Vulnerability to Addiction

Vulnerability to Addiction

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Self Esteem

Abood et al (1992) found a significant relationship between self-esteem and general health behaviour.

Its is claimed that people with lower self-esteem use addictions as self-defeating ways to escape self-awareness

There is research by Niemz et al (2005) that pathological internet use is associated with lower levels of self esteem measured with the Rosenberg self-esteem scale.

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Attributions for addiction

People use an 'Attribution' to blame their addiction on. For instance a smoker may blame the addictive properties of nicotine to excuse their addiction.They beleive these Attributions are beyond their control.

They use these attributions as justification for themselves.

There is an issue that once a person gets branded as an addict or sees themselves as addicted they then adopt a whole new set of characteristics which makes it even more difficult for them to give up as they develop a mental block.

There is gender bias in attributions as research has found that men take more responsibility for their abuse of substances than women do.

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Social Context of Addiction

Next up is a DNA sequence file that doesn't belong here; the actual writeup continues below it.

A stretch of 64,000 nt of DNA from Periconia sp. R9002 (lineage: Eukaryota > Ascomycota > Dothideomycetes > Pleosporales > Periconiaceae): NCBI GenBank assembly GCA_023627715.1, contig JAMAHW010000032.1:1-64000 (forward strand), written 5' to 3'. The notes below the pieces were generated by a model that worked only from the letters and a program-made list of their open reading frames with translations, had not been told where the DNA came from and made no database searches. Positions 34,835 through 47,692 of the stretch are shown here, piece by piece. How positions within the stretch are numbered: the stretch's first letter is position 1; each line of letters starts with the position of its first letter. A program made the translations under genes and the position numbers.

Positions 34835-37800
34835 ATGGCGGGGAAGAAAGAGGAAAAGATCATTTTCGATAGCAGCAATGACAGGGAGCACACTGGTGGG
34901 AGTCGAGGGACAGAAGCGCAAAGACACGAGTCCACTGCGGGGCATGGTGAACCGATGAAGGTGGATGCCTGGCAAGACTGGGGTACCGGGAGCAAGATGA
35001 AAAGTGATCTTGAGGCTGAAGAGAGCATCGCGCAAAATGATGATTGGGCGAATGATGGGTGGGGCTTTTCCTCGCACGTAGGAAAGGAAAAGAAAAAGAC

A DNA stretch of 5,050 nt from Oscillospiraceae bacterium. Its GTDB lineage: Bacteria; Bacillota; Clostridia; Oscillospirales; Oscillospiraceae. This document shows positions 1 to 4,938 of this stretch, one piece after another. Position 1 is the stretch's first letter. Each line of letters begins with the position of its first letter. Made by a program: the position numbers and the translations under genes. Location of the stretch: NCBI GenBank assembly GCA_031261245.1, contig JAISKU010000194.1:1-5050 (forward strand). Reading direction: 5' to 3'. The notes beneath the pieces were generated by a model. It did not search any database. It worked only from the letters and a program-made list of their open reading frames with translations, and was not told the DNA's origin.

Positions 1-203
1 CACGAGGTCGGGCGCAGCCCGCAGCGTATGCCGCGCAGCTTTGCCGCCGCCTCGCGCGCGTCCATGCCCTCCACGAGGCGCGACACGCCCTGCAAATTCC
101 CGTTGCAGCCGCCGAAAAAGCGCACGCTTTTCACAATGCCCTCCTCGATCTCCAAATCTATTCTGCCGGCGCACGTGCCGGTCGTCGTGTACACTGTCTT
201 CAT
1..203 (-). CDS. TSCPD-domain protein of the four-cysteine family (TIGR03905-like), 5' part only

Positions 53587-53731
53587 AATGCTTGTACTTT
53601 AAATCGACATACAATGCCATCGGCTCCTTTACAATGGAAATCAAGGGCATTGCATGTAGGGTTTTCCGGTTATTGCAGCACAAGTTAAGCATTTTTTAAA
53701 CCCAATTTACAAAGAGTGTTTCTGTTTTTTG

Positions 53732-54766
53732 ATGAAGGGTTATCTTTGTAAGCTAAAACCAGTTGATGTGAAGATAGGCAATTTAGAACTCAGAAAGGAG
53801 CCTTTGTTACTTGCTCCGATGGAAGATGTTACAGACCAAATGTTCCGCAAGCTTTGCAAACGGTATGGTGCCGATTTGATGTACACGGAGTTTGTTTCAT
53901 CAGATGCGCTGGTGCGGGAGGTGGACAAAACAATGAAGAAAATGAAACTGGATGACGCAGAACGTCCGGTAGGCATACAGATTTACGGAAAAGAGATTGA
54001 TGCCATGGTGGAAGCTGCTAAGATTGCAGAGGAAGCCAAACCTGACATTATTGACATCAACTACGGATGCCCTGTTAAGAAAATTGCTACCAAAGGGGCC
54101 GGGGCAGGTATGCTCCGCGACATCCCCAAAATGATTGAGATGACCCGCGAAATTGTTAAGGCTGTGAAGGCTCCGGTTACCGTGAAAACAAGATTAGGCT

Research has found that smokers, especially adolecants, tend to befriend other smokers and non smokers befriend non smokers.

The Social Learning Theory states that learning happens through observation and based on this young people are most likely to imitate behaviours by those whom they have most social contact.

The Social Identity Theory - Assumes that an individual will adopt the norms within their social group which characterises the identity of the group.

There is a clear difference in research that shows age differences with pressure peaking at adolescence in order to fit in and decreasing over time but this is when they are most likely to give in.

The SLT idea is supported by adolecants seeing the bahviour as rewarding as it supposedly promoted popularity.

An issue with this sort of research is that it could be socially sensitive.

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